Take care of the above and you will stand a good chance of creating a great business card. The image shown at the top of this post is a great example. It also has the advantage that being a stand-up design, people will naturally play with it and hence notice more of the writing on it.



Top 5 business card mistakes

business card mistakesI was asked to provide some guidance on how to create a memorable business card and also to highlight my top do’s and don’ts. So here are my own ideas for the top 5 business card mistakes.

Many designers will give you a long list of design principles. Before you get that far you really do need to satisfy some fairly simple usability criteria.

But before we get even that far let’s take a look at what your business card should do. It must be consistent with your branding and vision and be memorable (for the right reasons). So before I reveal my list why don’t you try the following.

Take your business card and show it to a) someone you already know b) someone you have just met at a networking event (best explain this bit first) and then hide the face that you showed to them and ask what they remember about it. Don’t show the card for more than 5 seconds. My guess is that the person you showed the card too will most likely remember nothing at all.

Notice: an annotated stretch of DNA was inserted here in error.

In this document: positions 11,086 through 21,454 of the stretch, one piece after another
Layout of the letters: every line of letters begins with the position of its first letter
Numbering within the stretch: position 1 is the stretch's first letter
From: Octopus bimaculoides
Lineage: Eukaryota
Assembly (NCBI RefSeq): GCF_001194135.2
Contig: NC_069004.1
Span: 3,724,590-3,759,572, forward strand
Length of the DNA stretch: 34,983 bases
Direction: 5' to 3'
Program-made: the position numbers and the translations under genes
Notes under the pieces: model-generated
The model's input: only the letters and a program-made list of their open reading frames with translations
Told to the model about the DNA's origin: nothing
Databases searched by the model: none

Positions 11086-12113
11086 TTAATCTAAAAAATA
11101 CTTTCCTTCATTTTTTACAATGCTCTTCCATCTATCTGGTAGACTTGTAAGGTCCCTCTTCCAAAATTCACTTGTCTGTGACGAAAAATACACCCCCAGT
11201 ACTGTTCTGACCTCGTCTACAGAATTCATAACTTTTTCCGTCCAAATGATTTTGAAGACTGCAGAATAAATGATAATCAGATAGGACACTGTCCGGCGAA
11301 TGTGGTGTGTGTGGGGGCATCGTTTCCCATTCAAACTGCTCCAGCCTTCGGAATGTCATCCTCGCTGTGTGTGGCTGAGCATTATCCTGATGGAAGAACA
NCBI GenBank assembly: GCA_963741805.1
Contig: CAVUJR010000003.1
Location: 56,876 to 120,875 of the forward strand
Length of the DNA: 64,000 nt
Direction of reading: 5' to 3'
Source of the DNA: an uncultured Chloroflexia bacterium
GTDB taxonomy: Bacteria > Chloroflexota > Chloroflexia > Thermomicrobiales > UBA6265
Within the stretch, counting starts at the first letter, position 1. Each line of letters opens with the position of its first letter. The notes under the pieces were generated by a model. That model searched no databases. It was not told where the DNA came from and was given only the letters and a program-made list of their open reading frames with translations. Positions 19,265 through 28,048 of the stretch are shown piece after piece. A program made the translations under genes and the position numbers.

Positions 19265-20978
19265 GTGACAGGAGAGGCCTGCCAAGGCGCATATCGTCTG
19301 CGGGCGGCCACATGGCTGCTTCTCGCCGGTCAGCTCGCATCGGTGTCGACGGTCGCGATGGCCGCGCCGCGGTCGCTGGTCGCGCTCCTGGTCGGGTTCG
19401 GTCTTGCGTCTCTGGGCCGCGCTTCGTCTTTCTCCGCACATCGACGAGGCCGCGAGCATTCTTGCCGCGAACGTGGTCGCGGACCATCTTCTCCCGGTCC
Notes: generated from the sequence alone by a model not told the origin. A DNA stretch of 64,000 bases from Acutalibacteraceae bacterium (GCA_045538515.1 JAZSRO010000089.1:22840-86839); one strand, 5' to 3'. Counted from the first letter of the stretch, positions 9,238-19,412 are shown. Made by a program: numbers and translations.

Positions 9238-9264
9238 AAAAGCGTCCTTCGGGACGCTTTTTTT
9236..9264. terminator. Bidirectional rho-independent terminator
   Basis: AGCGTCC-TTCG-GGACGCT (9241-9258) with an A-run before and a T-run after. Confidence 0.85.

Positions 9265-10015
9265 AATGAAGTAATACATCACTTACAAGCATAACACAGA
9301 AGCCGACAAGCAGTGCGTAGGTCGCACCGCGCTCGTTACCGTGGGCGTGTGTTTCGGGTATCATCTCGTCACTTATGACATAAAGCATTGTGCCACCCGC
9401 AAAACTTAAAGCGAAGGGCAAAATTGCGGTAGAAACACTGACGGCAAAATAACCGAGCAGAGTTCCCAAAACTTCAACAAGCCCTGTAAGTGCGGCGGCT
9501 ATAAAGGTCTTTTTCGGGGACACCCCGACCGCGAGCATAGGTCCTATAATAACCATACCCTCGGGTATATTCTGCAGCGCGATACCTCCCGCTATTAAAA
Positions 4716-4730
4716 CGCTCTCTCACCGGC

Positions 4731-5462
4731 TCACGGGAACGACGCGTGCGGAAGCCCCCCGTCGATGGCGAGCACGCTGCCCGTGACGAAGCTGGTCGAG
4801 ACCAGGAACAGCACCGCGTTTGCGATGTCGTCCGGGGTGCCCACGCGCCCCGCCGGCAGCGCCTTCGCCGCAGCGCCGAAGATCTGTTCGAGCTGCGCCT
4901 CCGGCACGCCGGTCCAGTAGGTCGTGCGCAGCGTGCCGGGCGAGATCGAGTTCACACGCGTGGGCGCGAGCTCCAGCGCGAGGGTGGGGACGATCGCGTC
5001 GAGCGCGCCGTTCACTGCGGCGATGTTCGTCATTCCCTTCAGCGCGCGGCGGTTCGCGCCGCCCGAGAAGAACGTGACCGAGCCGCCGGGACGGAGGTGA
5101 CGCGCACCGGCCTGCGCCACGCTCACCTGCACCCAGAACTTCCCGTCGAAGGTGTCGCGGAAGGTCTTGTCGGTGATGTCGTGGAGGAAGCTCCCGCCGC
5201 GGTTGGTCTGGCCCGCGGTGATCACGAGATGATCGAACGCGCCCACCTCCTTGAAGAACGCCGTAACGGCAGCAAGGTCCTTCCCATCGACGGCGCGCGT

Here my top 5 list of the mistakes people make that you should avoid:

Make it memorable for the wrong reasons. Just take a look at the picture at the start of this post. It is a rubber business card. Novel, yes but completely impractical. If you need two hands to stretch it how do you call the number?

Use poor quality paper or card. Thin stationery is excellent for folding in half or tearing to put underneath the leg of a wobbly table. You will not impress the receiver with the poor quality and the card will get dog-eared very quickly. You should not be tempted to print cards onto materials such as plastic. They are novel but the receiver will probably leave it in the glove compartment as they make excellent ice scrapers or implements for breaking and entering!

Make it too big for a cardholder or pocket. If someone gave you a card that was too big, what would you do with it? Enough said.

Missing contact details. I have seen cards with no contact details at all. Make sure that you have at the very least your name, email address, telephone number and website details. You can also add social media details if you wish. Please do not waste valuable real estate on printing QX codes. Most people will not scan them. Use the space wisely.

Says who you are, not what you do. Your card says ‘Fred Smith, CEO’. So what? If you are an accountant, say so either by keeping it simple or saying you help people to pay less tax. For a larger company, then at least say what your company does.

This may sound a little negative but please keep an eye out for my blog article on the top things that you should do to create a great business card for yourself.